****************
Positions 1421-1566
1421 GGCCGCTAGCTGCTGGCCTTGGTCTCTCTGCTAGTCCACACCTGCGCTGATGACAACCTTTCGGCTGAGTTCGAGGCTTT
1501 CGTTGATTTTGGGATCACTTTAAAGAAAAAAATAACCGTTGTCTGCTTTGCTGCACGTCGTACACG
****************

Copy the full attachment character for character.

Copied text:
Positions 1421-1566
1421 GGCCGCTAGCTGCTGGCCTTGGTCTCTCTGCTAGTCCACACCTGCGCTGATGACAACCTTTCGGCTGAGTTCGAGGCTTT
1501 CGTTGATTTTGGGATCACTTTAAAGAAAAAAATAACCGTTGTCTGCTTTGCTGCACGTCGTACACG